software engineering

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Things the docs never told me about SQLalchemy

Posted by Jim DeLaHunt on 31 May 2015 | Tagged as: Python, software engineering

In recent weeks, I have been working intensively with SQLalchemy for a consulting client. SQLalchemy is a Python-language toolkit for using SQL databases in applications. I’ve used Python, and SQL databases, and SQL queries, and a different Python-language toolkit for using SQL databases in applications, this was my first in-depth encounter with SQLalchemy. I had to do a lot of learning. SQLalchemy, despite its scads of documentation, and good tutorials, didn’t tell me some important concepts. Here’s a brief list, in an attempt to gather my thoughts and insights.

This list doesn’t include the important concepts the documentation does include, just what it (to my reading) left out. And I haven’t attempted to flesh out these points. That might be a good future blog.  It is concepts that I wish I had learned earlier and more easily.

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A Technology Globalization meetup for the Vancouver Area: (3) Where, When, and How

Posted by Jim DeLaHunt on 28 Feb 2015 | Tagged as: Unicode, Vancouver, culture, i18n, language, meetings and conferences, multilingual, software engineering

Our little meetup now has a name: Vancouver Globalization and Localization Users Group, or VanGLUG for short. Follow us as @VanGLUG on Twitter.  We had an outreach meeting in late January. So it’s long past time to conclude this series of thoughts about VanGLUG. Part 3 discusses “Where, When, and How”. Earlier in the series were A Technology Globalization meetup for the Vancouver Area: (1) What, Who (Oct 31, 2014), and A Technology Globalization meetup for the Vancouver Area: (2) Why, Naming (Dec 31, 2014).

Where

One challenge of an in-person meeting is where to hold it. The usual habit for such events is to meet in downtown Vancouver. This can be inconvenient, not to mention tedious, for those of us in Surrey or Burnaby. But I expect this is how we will start.

I would, however, be delighted if there was enough interest in other parts of the Lower Mainland to start up satellite groups in other locations as well.

Could we meet virtually?  In this day and age, it should be cheap and practical to do a simple webcast of meetings. Some may want to participate remotely. An IRC channel or Twitter “second screen” may emerge. But in my experience, the networking which I suspect will be our biggest contribution will come from in-person attendance.

When

In an era of busy schedules, finding a time to meet is likely an overconstrained problem. Our technology industry tends to hold meetings like this on weekday evenings, sometimes over beer, and I suspect that is how we will start. But it is interesting to consider breakfast or lunch meetings.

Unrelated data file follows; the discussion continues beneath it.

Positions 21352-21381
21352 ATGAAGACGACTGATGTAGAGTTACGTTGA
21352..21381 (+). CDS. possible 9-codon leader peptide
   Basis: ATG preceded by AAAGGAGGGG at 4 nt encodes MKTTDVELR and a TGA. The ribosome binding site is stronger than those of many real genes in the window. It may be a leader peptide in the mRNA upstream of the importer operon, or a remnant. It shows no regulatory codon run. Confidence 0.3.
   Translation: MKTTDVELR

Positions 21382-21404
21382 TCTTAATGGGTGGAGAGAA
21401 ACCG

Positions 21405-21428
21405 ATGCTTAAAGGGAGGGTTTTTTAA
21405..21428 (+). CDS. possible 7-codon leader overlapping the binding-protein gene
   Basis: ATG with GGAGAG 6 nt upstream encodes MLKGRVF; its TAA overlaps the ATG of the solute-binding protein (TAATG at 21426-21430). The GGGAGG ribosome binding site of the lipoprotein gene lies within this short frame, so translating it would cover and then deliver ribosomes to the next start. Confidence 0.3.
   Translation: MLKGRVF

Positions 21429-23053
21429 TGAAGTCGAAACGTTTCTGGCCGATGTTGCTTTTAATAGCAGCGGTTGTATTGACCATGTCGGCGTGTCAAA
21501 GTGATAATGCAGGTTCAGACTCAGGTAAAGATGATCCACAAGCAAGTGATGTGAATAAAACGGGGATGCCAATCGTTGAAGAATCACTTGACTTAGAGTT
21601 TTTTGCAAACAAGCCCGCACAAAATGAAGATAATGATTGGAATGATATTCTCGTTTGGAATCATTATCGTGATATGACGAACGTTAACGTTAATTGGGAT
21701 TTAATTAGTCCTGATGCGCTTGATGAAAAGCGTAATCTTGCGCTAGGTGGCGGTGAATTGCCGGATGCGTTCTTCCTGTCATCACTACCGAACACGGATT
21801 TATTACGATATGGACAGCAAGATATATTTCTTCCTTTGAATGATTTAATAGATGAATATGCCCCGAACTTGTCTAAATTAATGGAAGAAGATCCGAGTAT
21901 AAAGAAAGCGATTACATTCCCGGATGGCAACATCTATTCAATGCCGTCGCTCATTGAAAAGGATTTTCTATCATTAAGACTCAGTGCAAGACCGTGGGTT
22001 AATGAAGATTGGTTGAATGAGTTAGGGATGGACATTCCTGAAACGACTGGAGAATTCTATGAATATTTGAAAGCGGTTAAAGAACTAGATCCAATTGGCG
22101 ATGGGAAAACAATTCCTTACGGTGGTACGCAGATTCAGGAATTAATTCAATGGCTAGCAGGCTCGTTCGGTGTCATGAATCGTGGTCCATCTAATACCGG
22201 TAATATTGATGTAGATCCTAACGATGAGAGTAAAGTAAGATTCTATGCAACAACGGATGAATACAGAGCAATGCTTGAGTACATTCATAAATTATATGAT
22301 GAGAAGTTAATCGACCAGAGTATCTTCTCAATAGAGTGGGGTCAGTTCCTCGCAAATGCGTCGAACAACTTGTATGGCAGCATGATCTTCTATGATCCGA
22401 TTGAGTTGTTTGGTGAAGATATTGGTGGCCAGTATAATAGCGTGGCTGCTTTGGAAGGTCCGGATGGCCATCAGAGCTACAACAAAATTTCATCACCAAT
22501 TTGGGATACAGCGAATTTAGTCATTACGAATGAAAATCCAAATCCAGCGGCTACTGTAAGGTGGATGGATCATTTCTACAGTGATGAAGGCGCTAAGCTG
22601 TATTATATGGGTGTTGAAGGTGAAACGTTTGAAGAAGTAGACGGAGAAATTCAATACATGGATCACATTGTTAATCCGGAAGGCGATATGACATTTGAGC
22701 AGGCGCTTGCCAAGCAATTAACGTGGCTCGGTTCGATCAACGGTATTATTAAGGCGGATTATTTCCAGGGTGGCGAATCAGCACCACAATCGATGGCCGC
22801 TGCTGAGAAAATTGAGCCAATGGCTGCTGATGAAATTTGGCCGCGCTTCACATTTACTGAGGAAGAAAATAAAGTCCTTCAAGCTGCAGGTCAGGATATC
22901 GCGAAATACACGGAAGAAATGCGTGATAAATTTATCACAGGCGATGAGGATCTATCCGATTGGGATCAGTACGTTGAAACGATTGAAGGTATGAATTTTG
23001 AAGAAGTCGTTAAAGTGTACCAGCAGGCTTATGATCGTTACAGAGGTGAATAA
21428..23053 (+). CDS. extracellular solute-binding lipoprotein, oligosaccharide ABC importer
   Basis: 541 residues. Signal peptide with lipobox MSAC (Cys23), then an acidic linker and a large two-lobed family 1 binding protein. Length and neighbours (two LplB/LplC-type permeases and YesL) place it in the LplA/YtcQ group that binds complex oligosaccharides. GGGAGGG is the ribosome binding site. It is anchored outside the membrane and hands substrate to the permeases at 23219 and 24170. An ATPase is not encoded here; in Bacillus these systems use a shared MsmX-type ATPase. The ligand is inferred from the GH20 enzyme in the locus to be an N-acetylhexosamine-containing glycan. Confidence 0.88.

When to get started?  The arrival of Localization World 2014 in Vancouver got a dozen local localization people to attend, and provided the impetus to turn interest into concrete plans. After Localization world, we started communicating and planning. The net result was a first meeting in mid-day of Monday, December 8, 2014. Despite the holiday distraction, we were able to land a spot guest-presenting to VanDev on 6 essentials every developer should know about international. Our next opportunity to meet will likely be April 2015, perhaps March.

How

The Twitter feed @VanGLUG was our first communications channel. I encourage any Twitter user interested in monitoring this effort to follow @VanGLUG. We have 37 followers at the moment. We were using the twitter handle @IMLIG1604 before, and changed that name while keeping our followers. The present @IMLIG1604 handle is a mop-up account, to point stragglers to @VanGLUG.We created a group on LinkedIn to use as a discussion forum. This has the snappy and memorable URL https://www.linkedin.com/groups?home=&gid=6805530. If you use LinkedIn, are in the Lower Mainland or nearby, and are interested in localization and related disciplines, we welcome you joining the LinkedIn Group. We are also accepting members from out of area (for instance, Washington and Oregon) in the interests of cross-group coordination. But for location-independent localization or globalization discussion, there are more appropriate groups already on LinkedIn.

Subsequent communications channels might perhaps include a Meetup group (if we want to put up the money), an email list, an outpost on a Facebook page, and other channels as there is interest.

GALA (the Globalization and Language Association) is one of our industry organisations. It has a membership and affiliate list that includes people from the Vancouver region. I spoke with one of their staff at Localization World. They are interested in encouraging local community groups. I believe this initiative is directly in line with their interest: we can be the local GALA community for here.  They have included us in a list of regional Localization User Groups. We are also on IMUG’s list of “IMUG-style” groups.
Do you want to see this meetup grow? If so, I welcome your input and participation. You can tweet to @VanGLUG, post comments on this blog, or send me email at jdlh “at” jdlh.com. Call me at +1-604-376-8953.

See you at the meetings!

A Technology Globalization meetup for the Vancouver Area: (2) Why, Naming

Posted by Jim DeLaHunt on 31 Dec 2014 | Tagged as: Unicode, Vancouver, culture, i18n, language, meetings and conferences, multilingual, software engineering

I am helping to start a regular face-to-face event series which will bring together the people in the Vancouver area who work in technology globalization, internationalization, localization, and translation (GILT) for networking and learning. This post is the second in a series where I put into words my percolating thoughts about this group.  See also, A Technology Globalization meetup for the Vancouver Area: (1) What, Who (Oct 31, 2014).

Happily, this group has already started. We held our first meeting on Monday, Dec 8, 2014. Our placeholder Twitter feed is @imlig1604; follow that and you’ll stay connected when we pick our final name. And we have a group on LinkedIn for sharing ideas. The link isn’t very memorable, but go to LinkedIn Groups and search for “Vancouver localization”; you will find us. (We don’t yet have an account on the Meetup.com service.)  If you are in the Lower Mainland and are interested, I would welcome your participation.

Continuing with my reflections about this group, here are thoughts on why this group should exist, and what it might be named.

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A Technology Globalization meetup for the Vancouver Area: (1) What, Who

Posted by Jim DeLaHunt on 31 Oct 2014 | Tagged as: Unicode, Vancouver, i18n, language, meetings and conferences, multilingual, software engineering